I use a spreadsheet to compute the all the numbers using form 7987 and then go to broker statement and if within a dollar or so I use the brokers numbers instead the form 8937. I use the remove shares, add shares, sell fractional share method so that the tax summary report is correct for fractional shares and when stock(s) is(are) sold. When sale occurs, the form 1099 from broker will provide cost basis to IRS. I don't plan on challenging the difference between brokers numbers and form 7987 for a dollar or so.
  • chipwhite935
    chipwhite935 Member ✭✭
    The tricky part really is reconciling your Quicken ledger with your broker. My broker is Fidelity and they have a habit of doing the calculations their way, and not necessarily following the corporate recommendations found with Form-8937. So, in case anyone else might also use Fidelity, I will try to provide what I learned about the PFE -> VTRS spinoff:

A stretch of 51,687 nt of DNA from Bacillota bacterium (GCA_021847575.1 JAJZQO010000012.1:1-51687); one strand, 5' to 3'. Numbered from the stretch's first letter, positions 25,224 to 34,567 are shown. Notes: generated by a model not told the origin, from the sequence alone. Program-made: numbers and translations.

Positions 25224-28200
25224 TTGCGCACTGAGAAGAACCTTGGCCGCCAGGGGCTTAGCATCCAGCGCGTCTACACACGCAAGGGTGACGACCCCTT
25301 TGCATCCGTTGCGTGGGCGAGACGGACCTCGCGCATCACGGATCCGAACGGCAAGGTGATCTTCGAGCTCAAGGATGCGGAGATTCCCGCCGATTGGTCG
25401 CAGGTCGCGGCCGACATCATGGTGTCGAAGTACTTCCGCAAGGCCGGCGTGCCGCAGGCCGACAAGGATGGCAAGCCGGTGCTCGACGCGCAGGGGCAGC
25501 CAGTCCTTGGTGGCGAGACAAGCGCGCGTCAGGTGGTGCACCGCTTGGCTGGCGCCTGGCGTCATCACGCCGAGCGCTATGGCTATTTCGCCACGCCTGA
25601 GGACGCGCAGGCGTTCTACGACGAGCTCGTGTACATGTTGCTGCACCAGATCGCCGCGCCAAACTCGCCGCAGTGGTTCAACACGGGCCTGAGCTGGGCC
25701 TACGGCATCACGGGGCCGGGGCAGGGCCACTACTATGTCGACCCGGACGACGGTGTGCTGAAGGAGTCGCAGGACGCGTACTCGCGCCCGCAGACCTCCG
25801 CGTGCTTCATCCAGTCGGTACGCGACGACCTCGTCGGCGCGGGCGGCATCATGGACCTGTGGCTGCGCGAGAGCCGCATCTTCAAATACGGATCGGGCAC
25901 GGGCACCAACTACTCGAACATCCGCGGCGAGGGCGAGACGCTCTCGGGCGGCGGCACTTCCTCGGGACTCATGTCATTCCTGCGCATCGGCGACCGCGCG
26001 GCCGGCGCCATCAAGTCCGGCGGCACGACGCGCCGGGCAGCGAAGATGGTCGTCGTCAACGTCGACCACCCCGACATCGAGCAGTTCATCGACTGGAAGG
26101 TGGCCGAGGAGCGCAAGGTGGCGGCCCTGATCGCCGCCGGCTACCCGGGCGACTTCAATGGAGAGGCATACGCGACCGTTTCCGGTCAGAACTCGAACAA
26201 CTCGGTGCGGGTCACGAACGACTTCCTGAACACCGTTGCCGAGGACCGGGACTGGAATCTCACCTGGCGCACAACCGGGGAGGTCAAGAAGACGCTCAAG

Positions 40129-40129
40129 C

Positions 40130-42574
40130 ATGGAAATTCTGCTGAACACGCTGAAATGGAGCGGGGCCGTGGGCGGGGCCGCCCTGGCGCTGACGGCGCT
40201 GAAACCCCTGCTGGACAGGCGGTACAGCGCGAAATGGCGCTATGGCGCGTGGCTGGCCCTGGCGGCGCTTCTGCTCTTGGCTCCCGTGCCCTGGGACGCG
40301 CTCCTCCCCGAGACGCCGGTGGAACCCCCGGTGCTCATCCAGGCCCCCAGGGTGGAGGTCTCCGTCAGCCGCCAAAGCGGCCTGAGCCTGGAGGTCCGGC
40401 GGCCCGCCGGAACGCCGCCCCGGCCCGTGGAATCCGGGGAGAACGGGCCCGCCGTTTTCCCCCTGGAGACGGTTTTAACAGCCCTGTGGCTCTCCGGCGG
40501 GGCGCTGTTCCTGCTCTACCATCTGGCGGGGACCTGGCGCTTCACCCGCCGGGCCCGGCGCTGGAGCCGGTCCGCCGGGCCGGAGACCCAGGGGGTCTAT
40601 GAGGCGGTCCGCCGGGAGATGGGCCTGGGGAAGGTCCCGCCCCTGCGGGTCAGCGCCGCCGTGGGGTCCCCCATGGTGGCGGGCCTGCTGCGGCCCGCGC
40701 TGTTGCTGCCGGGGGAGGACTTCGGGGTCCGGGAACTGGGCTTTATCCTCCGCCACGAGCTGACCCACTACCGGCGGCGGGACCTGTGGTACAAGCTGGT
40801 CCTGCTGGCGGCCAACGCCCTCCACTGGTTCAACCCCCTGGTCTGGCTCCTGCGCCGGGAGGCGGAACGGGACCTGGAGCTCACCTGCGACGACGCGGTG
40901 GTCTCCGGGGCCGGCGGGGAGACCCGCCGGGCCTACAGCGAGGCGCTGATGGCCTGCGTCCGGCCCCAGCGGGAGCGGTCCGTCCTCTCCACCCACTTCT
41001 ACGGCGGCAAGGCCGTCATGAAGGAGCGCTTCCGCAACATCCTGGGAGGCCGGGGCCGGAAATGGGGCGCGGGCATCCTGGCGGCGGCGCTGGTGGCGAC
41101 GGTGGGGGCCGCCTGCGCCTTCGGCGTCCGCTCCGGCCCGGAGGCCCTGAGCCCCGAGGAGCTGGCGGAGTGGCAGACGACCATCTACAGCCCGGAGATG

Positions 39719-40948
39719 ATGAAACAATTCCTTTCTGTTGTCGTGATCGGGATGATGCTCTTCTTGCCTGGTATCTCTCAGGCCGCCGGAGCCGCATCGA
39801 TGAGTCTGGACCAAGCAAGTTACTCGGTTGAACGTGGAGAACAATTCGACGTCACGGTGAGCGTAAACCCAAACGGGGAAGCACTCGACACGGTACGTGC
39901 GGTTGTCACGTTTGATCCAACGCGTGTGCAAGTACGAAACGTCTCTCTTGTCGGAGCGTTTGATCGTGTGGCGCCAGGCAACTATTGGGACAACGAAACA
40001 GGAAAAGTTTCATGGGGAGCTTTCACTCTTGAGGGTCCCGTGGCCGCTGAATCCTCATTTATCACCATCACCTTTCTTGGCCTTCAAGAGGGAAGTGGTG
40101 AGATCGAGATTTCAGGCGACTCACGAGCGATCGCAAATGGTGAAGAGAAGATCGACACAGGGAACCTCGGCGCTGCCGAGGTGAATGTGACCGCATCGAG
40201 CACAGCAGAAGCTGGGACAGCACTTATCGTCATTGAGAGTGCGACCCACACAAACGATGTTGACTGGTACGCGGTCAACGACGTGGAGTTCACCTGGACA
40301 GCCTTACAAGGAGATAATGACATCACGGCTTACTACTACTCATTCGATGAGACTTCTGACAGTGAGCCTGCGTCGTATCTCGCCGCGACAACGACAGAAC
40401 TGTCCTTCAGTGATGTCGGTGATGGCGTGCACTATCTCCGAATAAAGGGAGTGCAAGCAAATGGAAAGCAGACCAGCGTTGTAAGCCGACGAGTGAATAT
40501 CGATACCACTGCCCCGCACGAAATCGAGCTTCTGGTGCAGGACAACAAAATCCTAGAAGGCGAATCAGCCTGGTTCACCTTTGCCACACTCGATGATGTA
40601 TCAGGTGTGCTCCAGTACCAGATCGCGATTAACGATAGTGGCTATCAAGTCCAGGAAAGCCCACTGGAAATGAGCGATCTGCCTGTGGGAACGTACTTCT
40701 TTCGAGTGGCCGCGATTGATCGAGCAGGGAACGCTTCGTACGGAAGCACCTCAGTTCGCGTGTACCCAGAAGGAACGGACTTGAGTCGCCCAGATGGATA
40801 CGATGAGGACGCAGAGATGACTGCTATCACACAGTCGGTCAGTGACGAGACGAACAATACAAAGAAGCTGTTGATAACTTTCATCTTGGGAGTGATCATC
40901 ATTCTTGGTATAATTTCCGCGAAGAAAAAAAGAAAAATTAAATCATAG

I've noticed in the past that Fidelity typically uses closing prices to calculate the percentages of each post-spinoff stock. In this case, they used the closing prices for the day following the spinoff: 11/17/2020, which I found on BigCharts:
    PFE: $36.04
    VTRS: $16.34
    This results in the following percentage allocations for each stock post-spinoff (notice that these differ from Form-8937):
    PFE: 94.67%
    VTRS: 5.33%
    When I did my calculations using this information to compute the new cost basis, along with the divisor (0.124079) from Form-8937 to calculate the number of new VTRS shares, it matched what Fidelity provided.

    I had 3 lots of PFE, so this was quite time consuming, but I used a spreadsheet to help with that. I did not use Quicken's wizard because it doesn't really handle spinoffs with multiple lots properly. Mainly, it consisted of:
    SHARES OUT (Old PFE Shares)
    SHARES IN (New PFE Shares)
    SHARES IN (New VTRS Shares)
    SELL (VTRS fractional Shares)